Her career, impact and influence has been analyzed from different perspectives of several social studies and theories, such as femenist, sexual, queer, gender and race studies, largely derived from the Madonna studies. Also, she has been described as an "icon" in many of these fields (e,g: "feminist icon", "sexual icon" or "gay icon"). Associate professor Diane Pecknold documented in American Icons (2006) that "the fact that not only her work but her person was open to multiple interpretations contributed to the rise of Madonna studies".[29]

In the late 20th century, Q magazine described her as one of the most important cultural figures of that century.[30] Other authors such as Jefferson Hack called to her a 21st-century icon.[31] Rolling Stone once stated that "she is a living icon not just for her contrivances and a life lived large, even less for her music or other artistic achievements, but because Madonna as idea, example, archetype exits simultaneously with the real woman".[32] Reader editor Brian McNair wrote that "Madonna more than made up for in iconic status and cultural influence".[33]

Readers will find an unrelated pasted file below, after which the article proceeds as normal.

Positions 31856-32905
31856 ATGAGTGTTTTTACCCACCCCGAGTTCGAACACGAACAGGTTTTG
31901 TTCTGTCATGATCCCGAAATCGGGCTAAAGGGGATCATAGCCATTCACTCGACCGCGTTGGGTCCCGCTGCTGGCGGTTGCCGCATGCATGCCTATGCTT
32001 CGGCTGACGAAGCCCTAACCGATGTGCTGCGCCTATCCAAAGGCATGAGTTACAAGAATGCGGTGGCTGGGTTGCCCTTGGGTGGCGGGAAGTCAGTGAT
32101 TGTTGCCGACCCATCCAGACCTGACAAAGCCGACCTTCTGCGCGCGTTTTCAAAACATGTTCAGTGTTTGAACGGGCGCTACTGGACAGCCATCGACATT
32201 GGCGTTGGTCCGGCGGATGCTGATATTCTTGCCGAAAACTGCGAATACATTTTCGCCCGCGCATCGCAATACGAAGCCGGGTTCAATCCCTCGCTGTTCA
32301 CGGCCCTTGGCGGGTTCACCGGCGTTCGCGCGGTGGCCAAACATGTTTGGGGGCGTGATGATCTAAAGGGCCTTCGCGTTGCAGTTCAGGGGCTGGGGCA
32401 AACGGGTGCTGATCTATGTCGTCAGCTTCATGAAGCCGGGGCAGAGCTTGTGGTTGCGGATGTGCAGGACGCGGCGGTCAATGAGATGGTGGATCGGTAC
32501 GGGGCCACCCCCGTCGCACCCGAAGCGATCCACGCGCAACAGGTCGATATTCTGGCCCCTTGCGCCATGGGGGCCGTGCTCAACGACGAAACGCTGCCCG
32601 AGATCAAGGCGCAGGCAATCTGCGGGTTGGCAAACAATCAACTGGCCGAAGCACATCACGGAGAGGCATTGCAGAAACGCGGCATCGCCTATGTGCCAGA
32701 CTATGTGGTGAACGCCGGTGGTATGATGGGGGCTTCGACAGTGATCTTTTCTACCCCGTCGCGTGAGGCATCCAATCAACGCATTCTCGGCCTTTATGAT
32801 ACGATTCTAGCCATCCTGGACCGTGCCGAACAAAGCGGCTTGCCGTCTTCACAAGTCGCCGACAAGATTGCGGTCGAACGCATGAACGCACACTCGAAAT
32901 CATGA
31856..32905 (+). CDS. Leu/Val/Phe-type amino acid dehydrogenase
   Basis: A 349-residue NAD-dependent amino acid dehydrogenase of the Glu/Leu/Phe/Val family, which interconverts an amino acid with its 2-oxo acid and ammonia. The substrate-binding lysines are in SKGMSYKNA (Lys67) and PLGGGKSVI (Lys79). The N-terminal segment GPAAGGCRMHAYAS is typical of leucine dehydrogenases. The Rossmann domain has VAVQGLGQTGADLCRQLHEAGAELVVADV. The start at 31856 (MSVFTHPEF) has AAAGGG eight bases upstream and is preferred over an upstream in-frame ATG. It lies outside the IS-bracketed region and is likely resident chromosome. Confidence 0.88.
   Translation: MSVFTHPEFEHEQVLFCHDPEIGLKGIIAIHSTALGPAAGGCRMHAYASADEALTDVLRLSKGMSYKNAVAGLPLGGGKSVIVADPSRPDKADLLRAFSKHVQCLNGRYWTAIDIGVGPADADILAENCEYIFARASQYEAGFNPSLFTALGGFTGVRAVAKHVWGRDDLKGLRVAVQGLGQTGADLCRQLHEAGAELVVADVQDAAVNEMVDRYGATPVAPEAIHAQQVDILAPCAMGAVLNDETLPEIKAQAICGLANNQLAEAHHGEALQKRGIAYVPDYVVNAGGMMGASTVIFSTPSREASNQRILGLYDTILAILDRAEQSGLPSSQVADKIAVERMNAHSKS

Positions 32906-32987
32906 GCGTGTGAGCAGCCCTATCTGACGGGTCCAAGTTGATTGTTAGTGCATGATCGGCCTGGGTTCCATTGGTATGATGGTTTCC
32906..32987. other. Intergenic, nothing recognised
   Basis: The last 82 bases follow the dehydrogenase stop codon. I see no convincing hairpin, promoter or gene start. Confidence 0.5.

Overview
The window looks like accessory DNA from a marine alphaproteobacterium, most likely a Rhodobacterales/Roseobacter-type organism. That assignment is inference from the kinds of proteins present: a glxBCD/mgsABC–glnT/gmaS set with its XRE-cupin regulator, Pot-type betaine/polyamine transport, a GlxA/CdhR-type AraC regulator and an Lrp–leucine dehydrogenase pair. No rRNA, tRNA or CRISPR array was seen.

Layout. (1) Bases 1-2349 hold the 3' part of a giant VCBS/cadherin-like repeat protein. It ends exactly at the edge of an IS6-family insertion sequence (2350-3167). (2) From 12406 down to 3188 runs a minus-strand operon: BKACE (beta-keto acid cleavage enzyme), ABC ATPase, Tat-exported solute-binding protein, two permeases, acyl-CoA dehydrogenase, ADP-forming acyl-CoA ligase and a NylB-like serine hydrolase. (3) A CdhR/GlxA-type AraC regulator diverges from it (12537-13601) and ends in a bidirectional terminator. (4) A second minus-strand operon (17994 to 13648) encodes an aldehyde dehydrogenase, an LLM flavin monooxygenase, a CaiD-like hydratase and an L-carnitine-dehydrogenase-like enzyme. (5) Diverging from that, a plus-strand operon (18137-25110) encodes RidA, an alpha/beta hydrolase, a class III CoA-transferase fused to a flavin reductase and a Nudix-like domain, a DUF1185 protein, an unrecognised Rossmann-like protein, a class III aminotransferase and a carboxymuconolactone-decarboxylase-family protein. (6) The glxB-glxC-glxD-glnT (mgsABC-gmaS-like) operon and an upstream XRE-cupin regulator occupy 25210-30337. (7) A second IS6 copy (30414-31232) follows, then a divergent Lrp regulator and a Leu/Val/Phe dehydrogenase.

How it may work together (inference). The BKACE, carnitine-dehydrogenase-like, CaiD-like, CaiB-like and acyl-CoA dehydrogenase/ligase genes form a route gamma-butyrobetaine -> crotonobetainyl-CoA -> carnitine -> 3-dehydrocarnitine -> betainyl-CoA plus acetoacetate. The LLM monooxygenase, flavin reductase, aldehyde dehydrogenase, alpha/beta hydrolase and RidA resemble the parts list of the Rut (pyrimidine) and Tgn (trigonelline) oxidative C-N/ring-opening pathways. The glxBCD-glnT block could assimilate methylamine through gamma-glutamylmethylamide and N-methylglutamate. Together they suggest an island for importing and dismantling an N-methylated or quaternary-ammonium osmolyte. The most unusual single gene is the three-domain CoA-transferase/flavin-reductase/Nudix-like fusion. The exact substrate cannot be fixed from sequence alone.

With over 300 million record sales worldwide, she is certified as the best-selling woman in music history by Guinness World Records.[34]

Rolling Stone described her as a musical icon without peer.[35] In addition to being cited as an influence by other artists, various authors and media outlets deemed Madonna as the most "influential" or "greatest" female artist of all time.[36][37][38][39] Ben Kelly writing for The Independent said that she has "ensured her legacy as the greatest female artist of all time".[38] Musicologist David Nicholls asserted: "Madonna became the most successful woman in music history by skillfully evoking, inflecting, and exploiting the tensions implicit in a variety of stereotypes and images of women".[40]